Real estate agent Savills has published a report indicating that UK property prices could rise over the period from 2020 to 2024. Research conducted by the company suggests that the recent weakness in the property market may be about to end.
The news confounds recent reports which gave the impression that Brexit would cast a long shadow over the UK property market for the foreseeable future. How and why does the report by Savills challenge this view?
Property price appreciation
One interesting forecast is that the current trend for the Midlands and North to outperform London and the South-East will continue. This view goes against the general assumptions made by many property professionals that the traditional North-South divide will reappear once the market has regained stability.
The report goes further in analysing various regions of the country and estimates that house prices will increase generally by 15.3% over the period from 2020 to 2024, while growth in the North-West of England could reach 24% over the same time frame. Although the East and South-East of England could see lower average growth of just 11%.
While the general figure of a 15.3% increase across the UK may not equate to surefire growth in the short-term, it is nevertheless an optimistic interpretation of the UK market. Furthermore, the report puts forward the view that the current cycle began in 2016, when property prices in London especially began to reach the upper limits of unaffordability.
It is, therefore, not unreasonable to suggest that this view is only part of the story where London is concerned, as the capital is a region of the UK that has always been hugely popular with overseas investors.
Prime property market
London’s prime property market is set to deliver an increase of 3% over the coming year with growth in the region of 20.5% from 2020 to 2024. This will not come as a surprise to those who follow the London market which has its own quirks and idiosyncracies, but the capital is also subject to the vagaries of the UK currency.
Since the 2016 referendum on membership of the EU, sterling has fallen by more than 20% against major currencies. Even though there has been some rallying of late, the UK currency is still well below its level prior to the referendum, something that benefits foreign investors.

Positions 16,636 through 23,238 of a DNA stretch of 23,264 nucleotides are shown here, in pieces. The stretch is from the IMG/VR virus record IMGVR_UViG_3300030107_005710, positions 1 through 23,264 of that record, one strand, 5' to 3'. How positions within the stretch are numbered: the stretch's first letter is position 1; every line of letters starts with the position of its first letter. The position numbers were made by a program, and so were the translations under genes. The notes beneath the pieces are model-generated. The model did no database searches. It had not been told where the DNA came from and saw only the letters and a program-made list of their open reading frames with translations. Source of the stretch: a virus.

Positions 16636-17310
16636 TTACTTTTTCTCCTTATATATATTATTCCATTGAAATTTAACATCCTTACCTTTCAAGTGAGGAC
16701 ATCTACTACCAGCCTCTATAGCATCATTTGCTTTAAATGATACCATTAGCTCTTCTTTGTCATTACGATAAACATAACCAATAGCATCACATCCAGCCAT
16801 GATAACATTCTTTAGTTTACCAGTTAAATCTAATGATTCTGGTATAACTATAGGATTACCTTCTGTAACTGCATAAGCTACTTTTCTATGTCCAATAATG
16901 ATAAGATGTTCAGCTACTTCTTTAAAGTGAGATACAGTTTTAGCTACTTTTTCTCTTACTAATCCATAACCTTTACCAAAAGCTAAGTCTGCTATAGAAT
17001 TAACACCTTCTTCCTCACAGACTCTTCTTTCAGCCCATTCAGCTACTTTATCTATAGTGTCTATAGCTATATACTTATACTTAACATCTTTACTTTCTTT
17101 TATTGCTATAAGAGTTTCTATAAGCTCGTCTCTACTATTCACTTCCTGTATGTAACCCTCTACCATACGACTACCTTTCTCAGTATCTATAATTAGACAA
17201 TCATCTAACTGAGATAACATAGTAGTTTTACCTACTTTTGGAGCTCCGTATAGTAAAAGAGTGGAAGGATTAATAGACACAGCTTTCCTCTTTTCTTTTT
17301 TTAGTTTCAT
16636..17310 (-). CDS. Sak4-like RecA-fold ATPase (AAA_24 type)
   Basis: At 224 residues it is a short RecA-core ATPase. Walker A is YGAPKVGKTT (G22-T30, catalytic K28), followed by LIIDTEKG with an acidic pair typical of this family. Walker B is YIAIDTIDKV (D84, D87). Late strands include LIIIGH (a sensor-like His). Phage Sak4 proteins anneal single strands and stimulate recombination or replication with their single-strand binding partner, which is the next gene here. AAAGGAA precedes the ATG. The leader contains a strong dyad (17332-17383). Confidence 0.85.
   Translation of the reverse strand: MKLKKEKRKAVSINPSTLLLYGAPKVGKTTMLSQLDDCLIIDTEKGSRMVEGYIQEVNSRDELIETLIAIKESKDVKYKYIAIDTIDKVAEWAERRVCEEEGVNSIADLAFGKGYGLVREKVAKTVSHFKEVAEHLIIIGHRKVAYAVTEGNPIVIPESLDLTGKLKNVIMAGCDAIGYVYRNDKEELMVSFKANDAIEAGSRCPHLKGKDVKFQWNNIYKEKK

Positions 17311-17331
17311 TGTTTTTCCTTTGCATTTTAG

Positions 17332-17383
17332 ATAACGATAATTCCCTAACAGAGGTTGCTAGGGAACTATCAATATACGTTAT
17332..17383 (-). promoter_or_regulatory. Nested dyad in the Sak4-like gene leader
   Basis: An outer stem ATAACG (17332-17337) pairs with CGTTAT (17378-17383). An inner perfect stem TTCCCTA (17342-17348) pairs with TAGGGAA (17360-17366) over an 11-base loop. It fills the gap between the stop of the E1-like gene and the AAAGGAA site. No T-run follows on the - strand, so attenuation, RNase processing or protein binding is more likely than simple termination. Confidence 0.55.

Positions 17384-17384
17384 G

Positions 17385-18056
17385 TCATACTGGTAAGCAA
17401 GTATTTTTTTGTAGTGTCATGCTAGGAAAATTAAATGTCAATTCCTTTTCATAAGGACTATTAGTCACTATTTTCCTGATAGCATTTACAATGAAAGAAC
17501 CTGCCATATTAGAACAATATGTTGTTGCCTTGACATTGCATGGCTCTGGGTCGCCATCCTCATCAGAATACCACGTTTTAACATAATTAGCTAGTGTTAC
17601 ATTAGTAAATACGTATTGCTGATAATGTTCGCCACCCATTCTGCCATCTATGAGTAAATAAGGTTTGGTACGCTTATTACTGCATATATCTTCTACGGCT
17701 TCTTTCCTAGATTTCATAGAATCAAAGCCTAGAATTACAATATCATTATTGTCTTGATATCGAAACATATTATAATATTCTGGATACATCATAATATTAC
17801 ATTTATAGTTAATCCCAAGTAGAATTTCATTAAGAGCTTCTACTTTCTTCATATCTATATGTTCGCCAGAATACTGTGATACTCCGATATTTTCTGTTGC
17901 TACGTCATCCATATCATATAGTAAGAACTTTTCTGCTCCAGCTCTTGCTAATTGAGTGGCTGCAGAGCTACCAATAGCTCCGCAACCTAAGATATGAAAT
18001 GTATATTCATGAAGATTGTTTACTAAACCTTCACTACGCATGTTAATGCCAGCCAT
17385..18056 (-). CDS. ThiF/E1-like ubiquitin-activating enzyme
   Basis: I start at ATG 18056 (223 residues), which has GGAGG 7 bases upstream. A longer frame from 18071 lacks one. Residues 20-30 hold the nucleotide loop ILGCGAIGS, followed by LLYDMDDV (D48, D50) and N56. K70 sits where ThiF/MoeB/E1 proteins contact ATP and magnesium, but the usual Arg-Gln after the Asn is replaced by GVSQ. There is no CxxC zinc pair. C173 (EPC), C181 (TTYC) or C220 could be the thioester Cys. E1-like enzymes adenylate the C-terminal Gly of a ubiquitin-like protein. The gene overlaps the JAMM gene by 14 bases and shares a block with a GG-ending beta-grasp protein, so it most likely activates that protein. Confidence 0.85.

It is also noteworthy that prime property prices outside London are expected to increase by 14.2%, while luxury homes across the rest of the UK are forecast to grow by 11.5% between 2020 and 2024.
A rosy future
Currently, there is very little real certainty regarding Brexit, the time scales involved, eventual outcome and what it may mean for the UK. However, the report by Savills undoubtedly gives some encouragement to those considering long-term property investment across the UK.
In this regard, it is most likely best to regard the price of prime property in London in isolation as it is essentially a market within a market. Nonetheless, it is heartening to see the impressive growth in prices predicted for some regions in the Midlands and North of England.
As of September 2019, the average house price in the UK is £234,370 and the index stands at 122.92, according to the UK House Price Index (UKHPI). Property prices have fallen by 0.2% compared to the previous month, but have risen by 1.3% compared to the previous year.
The HPI uses house sales data from HM Land Registry, the registers of Scotland and Land and Property Services Northern Ireland, and is calculated by the Office for National Statistics (ONS).